Use proxy in Openbox, Fluxbox, LXDE, Xfce and similar

The method I describe below was obtained by translating an article into Spanish on Arch Wiki about using a proxy. This method must be perfectly valid for any other distribution.

Desktop Environments like Xfce o LXDE lack any application that allows them to manage the use of a Global Proxy in the System, in the way we can do it in Gnome o KDE.

Environment variables

Some programs (like wget) use environment variables of the form "protocol_proxy" to determine the representation of a certain protocol (for example, HTTP, FTP, ...).

Here is an example of how to set these variables:

export http_proxy=http://192.168.1.3:3128/
export https_proxy=http://192.168.1.3:3128/
export ftp_proxy=http://192.168.1.3:3128/
export no_proxy="localhost,127.0.0.1,localaddress,.localdomain.com"

If we want to make the aforementioned proxy environment variables available to all users, we can add script, for example "Proxy.sh"Within /etc/profile.d/. The script must have execute permissions.

# chmod +x /etc/profile.d/proxy.sh

Alternatively, you can automate the switching of variables by adding a function to your file .bashrc as follows:

function proxy(){
echo -n "username:"
read -e username
echo -n "password:"
read -es password
export http_proxy="http://$username:$password@proxyserver:8080/"
export https_proxy="http://$username:$password@proxyserver:8080/"
export ftp_proxy="http://$username:$password@proxyserver:8080/"
export no_proxy="localhost,127.0.0.1,localaddress,.localdomain.com"
echo -e "\nProxy environment variable set."
}
function proxyoff(){
unset HTTP_PROXY
unset http_proxy
unset HTTPS_PROXY
unset https_proxy
unset FTP_PROXY
unset ftp_proxy
echo -e "\nProxy environment variable removed."
}


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  1.   ren said

    the truth I have never used a proxy for what is it?

    1.    elav <° Linux said

      Well ... A proxy has many uses. A proxy serves to intercept network connections that a client makes to a destination server. What's up, as I was saying, it has many uses. Let's see how I explain you in a simple way:

      a) Let's say that on your company's PC you browse through a Proxy. If it has the cache function and you enter, for example, desdelinux.net, all the information you receive will be stored in its cache. So when you come back in at another time, the access will be a bit faster because you will have some items in said cache.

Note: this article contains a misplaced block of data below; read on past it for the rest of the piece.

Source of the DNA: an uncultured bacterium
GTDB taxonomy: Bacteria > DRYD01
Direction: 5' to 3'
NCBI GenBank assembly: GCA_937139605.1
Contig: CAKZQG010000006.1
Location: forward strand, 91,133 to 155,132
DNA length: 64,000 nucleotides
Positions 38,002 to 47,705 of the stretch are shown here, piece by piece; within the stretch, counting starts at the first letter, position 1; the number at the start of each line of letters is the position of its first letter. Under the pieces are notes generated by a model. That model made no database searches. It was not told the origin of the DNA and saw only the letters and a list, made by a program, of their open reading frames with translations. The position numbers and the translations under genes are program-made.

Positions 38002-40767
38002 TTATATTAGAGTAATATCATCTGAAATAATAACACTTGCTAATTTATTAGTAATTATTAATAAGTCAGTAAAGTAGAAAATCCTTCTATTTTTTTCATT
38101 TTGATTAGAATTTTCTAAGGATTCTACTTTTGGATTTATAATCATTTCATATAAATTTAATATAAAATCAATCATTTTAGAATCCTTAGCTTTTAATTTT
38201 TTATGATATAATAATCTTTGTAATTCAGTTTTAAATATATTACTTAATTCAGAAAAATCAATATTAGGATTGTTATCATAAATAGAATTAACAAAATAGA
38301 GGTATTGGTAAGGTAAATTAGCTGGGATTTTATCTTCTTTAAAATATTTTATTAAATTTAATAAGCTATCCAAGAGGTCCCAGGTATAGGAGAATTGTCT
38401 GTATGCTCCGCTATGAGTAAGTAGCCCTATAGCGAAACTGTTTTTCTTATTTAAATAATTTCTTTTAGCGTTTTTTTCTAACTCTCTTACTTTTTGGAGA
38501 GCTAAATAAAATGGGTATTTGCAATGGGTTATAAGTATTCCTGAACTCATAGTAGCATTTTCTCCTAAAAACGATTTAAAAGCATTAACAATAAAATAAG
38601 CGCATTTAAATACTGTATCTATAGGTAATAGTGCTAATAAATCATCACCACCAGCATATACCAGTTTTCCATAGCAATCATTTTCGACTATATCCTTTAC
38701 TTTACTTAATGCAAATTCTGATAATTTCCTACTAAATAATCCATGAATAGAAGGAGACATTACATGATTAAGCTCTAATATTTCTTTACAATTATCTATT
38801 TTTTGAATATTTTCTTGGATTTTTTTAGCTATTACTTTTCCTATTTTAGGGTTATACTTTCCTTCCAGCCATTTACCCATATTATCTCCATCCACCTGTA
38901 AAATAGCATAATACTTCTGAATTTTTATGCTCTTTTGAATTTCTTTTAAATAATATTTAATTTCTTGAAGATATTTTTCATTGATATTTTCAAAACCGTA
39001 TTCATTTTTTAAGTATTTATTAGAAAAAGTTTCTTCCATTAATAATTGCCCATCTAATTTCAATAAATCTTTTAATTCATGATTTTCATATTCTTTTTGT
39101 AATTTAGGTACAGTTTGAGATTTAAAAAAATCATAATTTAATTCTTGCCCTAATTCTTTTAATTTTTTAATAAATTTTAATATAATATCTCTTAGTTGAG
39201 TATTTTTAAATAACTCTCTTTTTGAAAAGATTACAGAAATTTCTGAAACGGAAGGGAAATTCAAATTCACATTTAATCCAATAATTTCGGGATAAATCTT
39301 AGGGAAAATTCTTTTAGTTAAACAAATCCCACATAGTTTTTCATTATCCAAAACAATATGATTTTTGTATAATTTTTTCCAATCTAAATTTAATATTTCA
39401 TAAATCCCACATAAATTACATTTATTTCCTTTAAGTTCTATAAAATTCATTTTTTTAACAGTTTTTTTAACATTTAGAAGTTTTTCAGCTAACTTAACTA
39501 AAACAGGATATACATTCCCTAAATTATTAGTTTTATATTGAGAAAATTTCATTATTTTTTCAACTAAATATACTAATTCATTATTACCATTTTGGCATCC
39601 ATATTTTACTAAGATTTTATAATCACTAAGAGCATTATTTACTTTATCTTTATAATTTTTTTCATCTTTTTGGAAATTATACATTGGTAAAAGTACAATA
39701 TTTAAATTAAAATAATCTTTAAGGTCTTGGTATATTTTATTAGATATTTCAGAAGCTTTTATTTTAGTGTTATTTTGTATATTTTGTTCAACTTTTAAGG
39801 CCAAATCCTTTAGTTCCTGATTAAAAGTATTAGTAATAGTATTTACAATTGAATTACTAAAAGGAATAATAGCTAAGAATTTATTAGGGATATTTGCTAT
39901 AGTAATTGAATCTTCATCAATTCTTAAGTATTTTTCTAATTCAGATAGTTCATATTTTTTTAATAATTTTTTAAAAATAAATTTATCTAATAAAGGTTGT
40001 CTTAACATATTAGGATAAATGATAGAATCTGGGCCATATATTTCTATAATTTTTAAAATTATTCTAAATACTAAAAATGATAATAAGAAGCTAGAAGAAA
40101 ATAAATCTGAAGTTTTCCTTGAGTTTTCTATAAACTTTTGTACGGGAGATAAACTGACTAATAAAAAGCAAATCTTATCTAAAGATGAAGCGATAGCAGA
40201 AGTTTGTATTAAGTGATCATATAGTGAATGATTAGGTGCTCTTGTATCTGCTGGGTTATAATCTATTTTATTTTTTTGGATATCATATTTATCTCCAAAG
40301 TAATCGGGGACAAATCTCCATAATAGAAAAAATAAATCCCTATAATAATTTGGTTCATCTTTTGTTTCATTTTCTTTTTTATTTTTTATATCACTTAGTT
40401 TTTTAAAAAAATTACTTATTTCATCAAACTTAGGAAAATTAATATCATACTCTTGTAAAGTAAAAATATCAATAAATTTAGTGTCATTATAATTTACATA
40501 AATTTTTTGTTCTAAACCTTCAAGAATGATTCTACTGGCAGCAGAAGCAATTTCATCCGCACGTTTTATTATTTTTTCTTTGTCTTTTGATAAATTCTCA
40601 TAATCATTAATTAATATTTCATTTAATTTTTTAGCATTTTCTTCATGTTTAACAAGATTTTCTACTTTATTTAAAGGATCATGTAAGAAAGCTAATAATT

b) Let's say you connect from a PC in your company and you want to access desdelinux.net. When you are going to browse that PC, it makes the request to the Proxy Server of your company and according to the restrictions you have, this server sends your request to the Internet or rejects it.

      These are two typical cases. A proxy server can be something or very good, or very very very bad (as in my case).

      For more information see this link.

      1.    Courage said

        And it also works to circumvent filters, let's not forget

        1.    KZKG ^ Gaara <"Linux said

          That is another kind of proxy 🙂

  2.   arturo molina said

    I wanted to ask the author if, has he ever shared an internet connection via PAN (bluetooth)? I did it in win 7 and XP, in which I had the connection, I raised a proxy (perProxy made in java) and in the other machine through the PAN, I configured Firefox with the IP and port. When I switched to Linux, I no longer knew how to do a PAN between machines.

  3.   Ariel said

    Hello, good afternoon,
    I am a happy Lubuntu user and I have run into the problem that I use my school's connection (with proxy) on a daily basis and my home connection as well (without proxy). Therefore, if I configure the system-wide proxy, I have to put it on and off it depending on whether I am in college or not.

    Is there a way to automate this process so that depending on the Wi-Fi network you connect to, it can be activated or not?

    A greeting.

    1.    KZKG ^ Gaara said

      Hello good afternoon 🙂
      How is it that you are setting the proxy for your system? By what command?

      I could program a script that detects the Wi-Fi you are connected to, and depending on which of these it is ... use a proxy or another.

      Greetings and welcome.

      1.    JerryKpg said

        Hello everyone! I have been working with LXDE for some time and, for a matter similar to Ariel's, I was forced to configure a proxy in order to connect to the Internet.
        I was going through the documentation on AskUbuntu and came across someone who asked something similar and the answer was very helpful! I leave the link in case someone is interested in looking at it: http://askubuntu.com/q/175172/260592
        And finally, I would like to know if KZKG ^ Gaara programmed the script that detects Wifi and changes the proxy depending on the network ... It would really be very useful if I decided to share it.

        Thank you very much and greetings!

  4.   sLaCKeR said

    Hi, I'm using slackware 14.1 and I did the part of the script right, what I didn't find on my system was the .bashrc file

  5.   Baphomet said

    This article is a bit old, but I'll write to you anyway because it seems to be the closest thing to MY problem:
    What should I do when my user has the USER @ COMPANY form? If you pay attention; Two arrobas will remain on the same line!